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I'm a beginner vi user. I don't know the terminology, but I want to split my gvim terminal(screen?) into 2 windows which each have 5 different files(buffers?). I can open the first 5 files in one window, then split to a second window, but I don't know how to open 5 more different files in the second window. I haven't been able to find this information. Normally I switch between files with :n and :prev.

To say it again: I want files 1-5 on a left window and files 6-10 on a right window. Is this possible?

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up vote 7 down vote accepted

You can indeed have window-local argument lists:

:arglocal
:args file1 file2 file3 file4 file5
:vsplit
:arglocal
:args file6 file7 file8 file9 file10

This way, you can have one argument list (with files 1-5) for the left window, and another (with files 6-10) on a split right window. Commands like :next and :first in the windows are then independent of each other.

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The arglist! Facepalm… – romainl Jul 14 '13 at 9:33
    
@romainl I've never used window-local arglists so far, but isn't it nice to discover that Vim has you covered! – Ingo Karkat Jul 14 '13 at 12:33
    
What about a way to add an extra arg to the current local args? – Stuart Jul 15 '13 at 19:09
1  
@Stuart That would be :argadd, just as usual. – Ingo Karkat Jul 16 '13 at 6:07
    
@Ingo Sorry, but is there a command similar to :q or :wq for a file in an arglist? – Stuart Jul 16 '13 at 21:48

Buffers are global. It means that you can't have, say two vertical windows, housing two exclusive sets of buffers. The same applies to tabs, of course.

So, just use two instances: one on the left with files 1-5 and the other on the left with files 6-10.

Because the two instances are separated, you can safely use :n et :prev without "overflowing".

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Are you saying all tabs in the same screen share the same buffers? – Stuart Jul 12 '13 at 23:21
1  
When you are in a window or a tab, whatever tab or window, you get access to the same list of buffers: there is only one buffer list per Vim instance and there's no way around it. You want two independent buffer lists so you must use two independent vim instances. – romainl Jul 13 '13 at 6:50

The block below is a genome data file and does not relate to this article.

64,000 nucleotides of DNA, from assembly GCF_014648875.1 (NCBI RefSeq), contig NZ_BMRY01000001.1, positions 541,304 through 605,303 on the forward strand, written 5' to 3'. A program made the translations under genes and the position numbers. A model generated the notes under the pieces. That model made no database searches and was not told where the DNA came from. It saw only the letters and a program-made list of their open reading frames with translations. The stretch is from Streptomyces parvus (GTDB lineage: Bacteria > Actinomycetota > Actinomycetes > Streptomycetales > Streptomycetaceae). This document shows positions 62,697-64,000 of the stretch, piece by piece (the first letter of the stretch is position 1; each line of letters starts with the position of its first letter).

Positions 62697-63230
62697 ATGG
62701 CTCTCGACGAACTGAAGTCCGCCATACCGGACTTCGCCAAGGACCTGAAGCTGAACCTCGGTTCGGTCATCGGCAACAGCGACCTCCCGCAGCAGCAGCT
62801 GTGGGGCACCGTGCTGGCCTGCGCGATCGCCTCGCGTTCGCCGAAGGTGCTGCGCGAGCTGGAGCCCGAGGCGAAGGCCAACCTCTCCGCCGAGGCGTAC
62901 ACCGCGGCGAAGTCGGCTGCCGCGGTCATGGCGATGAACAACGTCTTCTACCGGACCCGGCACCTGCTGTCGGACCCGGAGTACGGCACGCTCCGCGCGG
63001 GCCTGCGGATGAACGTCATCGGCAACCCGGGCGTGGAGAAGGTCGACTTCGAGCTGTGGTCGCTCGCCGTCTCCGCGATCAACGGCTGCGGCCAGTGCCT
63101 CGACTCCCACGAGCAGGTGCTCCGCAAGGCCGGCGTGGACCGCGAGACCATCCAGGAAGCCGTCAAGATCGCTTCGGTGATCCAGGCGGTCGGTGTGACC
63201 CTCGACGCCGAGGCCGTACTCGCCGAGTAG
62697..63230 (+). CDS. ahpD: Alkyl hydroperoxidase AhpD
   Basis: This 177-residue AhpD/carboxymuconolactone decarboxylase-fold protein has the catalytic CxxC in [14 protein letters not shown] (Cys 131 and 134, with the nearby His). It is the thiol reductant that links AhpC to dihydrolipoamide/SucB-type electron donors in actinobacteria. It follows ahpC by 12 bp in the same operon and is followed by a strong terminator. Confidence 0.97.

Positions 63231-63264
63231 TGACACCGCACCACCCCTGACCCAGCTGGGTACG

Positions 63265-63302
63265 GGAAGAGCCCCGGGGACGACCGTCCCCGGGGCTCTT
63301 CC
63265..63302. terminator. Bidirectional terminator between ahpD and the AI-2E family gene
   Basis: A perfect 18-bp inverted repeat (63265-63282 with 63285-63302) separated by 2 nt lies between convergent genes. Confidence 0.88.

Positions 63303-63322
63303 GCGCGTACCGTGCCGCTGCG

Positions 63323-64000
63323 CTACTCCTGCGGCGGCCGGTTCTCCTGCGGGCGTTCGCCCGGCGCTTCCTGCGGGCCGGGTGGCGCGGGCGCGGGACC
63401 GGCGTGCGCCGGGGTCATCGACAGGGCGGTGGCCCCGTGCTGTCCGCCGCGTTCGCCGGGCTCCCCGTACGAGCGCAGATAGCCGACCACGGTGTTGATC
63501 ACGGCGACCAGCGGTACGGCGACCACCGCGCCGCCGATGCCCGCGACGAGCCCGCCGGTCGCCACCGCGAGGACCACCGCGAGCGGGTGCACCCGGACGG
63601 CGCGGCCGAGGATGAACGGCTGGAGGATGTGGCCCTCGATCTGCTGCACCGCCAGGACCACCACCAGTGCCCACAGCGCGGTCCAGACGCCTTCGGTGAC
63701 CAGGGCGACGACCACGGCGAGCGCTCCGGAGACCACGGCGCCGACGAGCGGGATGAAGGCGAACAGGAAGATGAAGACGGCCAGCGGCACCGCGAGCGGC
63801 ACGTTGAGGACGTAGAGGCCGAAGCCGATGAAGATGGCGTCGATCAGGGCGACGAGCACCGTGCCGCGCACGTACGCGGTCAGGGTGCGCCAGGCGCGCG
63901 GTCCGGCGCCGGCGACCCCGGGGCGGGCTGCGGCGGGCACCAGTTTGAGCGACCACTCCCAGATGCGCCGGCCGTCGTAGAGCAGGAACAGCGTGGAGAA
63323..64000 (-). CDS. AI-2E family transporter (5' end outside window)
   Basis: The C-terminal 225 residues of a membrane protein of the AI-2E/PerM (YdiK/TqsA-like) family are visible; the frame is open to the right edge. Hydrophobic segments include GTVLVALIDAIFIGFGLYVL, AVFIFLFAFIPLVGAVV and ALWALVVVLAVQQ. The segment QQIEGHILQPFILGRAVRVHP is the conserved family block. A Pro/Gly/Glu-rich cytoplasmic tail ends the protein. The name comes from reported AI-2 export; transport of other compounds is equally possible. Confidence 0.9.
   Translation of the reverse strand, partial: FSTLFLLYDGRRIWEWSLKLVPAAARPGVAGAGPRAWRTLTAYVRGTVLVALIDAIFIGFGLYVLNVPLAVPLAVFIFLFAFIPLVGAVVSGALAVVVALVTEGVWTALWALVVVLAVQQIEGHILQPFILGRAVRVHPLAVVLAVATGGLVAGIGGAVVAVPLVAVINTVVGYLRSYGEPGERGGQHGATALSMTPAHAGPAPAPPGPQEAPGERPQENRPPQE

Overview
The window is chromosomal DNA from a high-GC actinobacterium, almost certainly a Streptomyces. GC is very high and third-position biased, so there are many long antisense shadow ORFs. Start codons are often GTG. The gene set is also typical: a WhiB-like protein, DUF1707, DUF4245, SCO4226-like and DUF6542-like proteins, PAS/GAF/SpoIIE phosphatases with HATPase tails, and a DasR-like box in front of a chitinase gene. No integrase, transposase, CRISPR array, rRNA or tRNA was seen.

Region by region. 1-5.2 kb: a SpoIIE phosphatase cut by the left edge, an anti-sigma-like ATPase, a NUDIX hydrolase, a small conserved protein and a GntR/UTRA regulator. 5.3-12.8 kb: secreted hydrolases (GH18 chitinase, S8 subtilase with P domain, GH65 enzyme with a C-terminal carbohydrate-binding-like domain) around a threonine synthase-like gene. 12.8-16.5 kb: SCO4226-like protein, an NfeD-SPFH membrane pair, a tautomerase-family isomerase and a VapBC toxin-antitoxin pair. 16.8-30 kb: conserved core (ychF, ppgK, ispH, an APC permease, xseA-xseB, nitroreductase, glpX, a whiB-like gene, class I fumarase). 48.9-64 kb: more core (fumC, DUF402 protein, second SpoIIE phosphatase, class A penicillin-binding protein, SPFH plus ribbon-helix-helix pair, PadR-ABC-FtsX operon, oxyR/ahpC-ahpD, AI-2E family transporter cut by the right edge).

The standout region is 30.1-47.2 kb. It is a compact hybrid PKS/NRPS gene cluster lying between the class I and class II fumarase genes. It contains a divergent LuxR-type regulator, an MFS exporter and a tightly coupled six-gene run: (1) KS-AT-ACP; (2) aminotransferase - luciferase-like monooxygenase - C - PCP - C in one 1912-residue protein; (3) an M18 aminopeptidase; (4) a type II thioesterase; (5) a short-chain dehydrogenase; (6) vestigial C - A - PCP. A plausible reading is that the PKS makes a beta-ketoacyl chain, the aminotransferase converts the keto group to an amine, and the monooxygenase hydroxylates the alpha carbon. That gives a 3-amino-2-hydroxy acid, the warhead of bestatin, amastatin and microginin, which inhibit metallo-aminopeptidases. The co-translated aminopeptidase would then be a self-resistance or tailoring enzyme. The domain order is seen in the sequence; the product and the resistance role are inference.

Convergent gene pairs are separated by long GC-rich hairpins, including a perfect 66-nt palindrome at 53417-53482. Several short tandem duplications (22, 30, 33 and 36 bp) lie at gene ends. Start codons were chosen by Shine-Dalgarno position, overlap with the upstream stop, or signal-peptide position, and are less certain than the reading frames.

Tabs are viewports for windows, windows are viewports for buffers. You can view any buffer in any window. I would not call it impossible to create some workaround though: e.g. you can create commands :NEXT and :PREV via :command and make them iterate only over buffers that were opened in this window via :EDIT: like in the code below. But I would highly suggest use some plugin that aids in buffer switching like Command-T (I have nnoremap ,b :CommandTBuffer<CR> for buffer switching) and forget about highly inefficient :next/:previous commands.

function s:Edit(args)
    let w:winbuflist=get(w:, 'winbuflist', [bufnr('%')])
    execute 'edit' a:args
    let buf=bufnr('%')
    if index(w:winbuflist, buf) == -1
        call add(w:winbuflist, bufnr('%'))
    endif
endfunction
function s:Switch(direction)
    let buf=bufnr('%')
    let w:winbuflist=get(w:, 'winbuflist', [buf])
    let idx=index(w:winbuflist, buf)
    if idx==-1 || w:winbuflist ==# [buf]
        if idx == -1
            echohl ErrorMsg
            echomsg 'Current buffer was not opened using :E or was opened in another window'
            echohl None
        endif
        execute a:direction
        return
    elseif a:direction is# 'next'
        let idx += 1
        if idx == len(w:winbuflist)
            let idx=0
        endif
    elseif a:direction is# 'previous'
        let idx -= 1
        if idx == -1
            let idx=len(w:winbuflist)-1
        endif
    endif
    execute 'buffer' w:winbuflist[idx]
endfunction
function s:RemoveBuf(buf)
    for tab in range(1, tabpagenr('$'))
        for win in range(1, tabpagewinnr(tab, '$'))
            call filter(getwinvar(win, 'winbuflist', []), 'v:val isnot '.a:buf)
        endfor
    endfor
endfunction

augroup BufWinList
    autocmd! BufWipeout * :call s:RemoveBuf(+expand('<abuf>'))
augroup END

"       \/\/\/\/\/\/\/ Warning: this is not a completion option. It also
"       \/\/\/\/\/\/\/ makes command do the expansion of its arguments.
command -complete=file -nargs=? -bar EDIT :call s:Edit(<q-args>)
command                -nargs=0 -bar NEXT :call s:Switch('next')
command                -nargs=0 -bar PREV :call s:Switch('previous')
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It looks that you just need to perform several splits.

  1. Split to 2 vertical windows: Ctrl-w v
  2. In each window: Ctrl-w s (repeat it 4 times, to get 5 buffers)

You can move between windows with Ctrl-w j / Ctrl-w k

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I only want two windows and I want files 1-5 in one window and files 6-10 in a different window, such that I can move between the files in my current window with :n and :prev. – Stuart Jul 12 '13 at 20:51

The :split command takes a file name, and opens that in a new, horizontally split window. (But you can also first just :split / <C-W>s / <C-W>v, and then :edit / :next another file.) Prepend :vertical (or shorter :vsplit) for vertical splitting. With this, you can create your desired layout.

To focus a different window, there are many mappings that start with Ctrl + W, e.g. <C-w>j to go to the window below. See :help CTRL-W for the full list.

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I am familiar with splitting. I tried to edit the question for clarification. – Stuart Jul 12 '13 at 21:18
    
Ah, your question really wasn't clear. Please see my other answer. – Ingo Karkat Jul 13 '13 at 11:56

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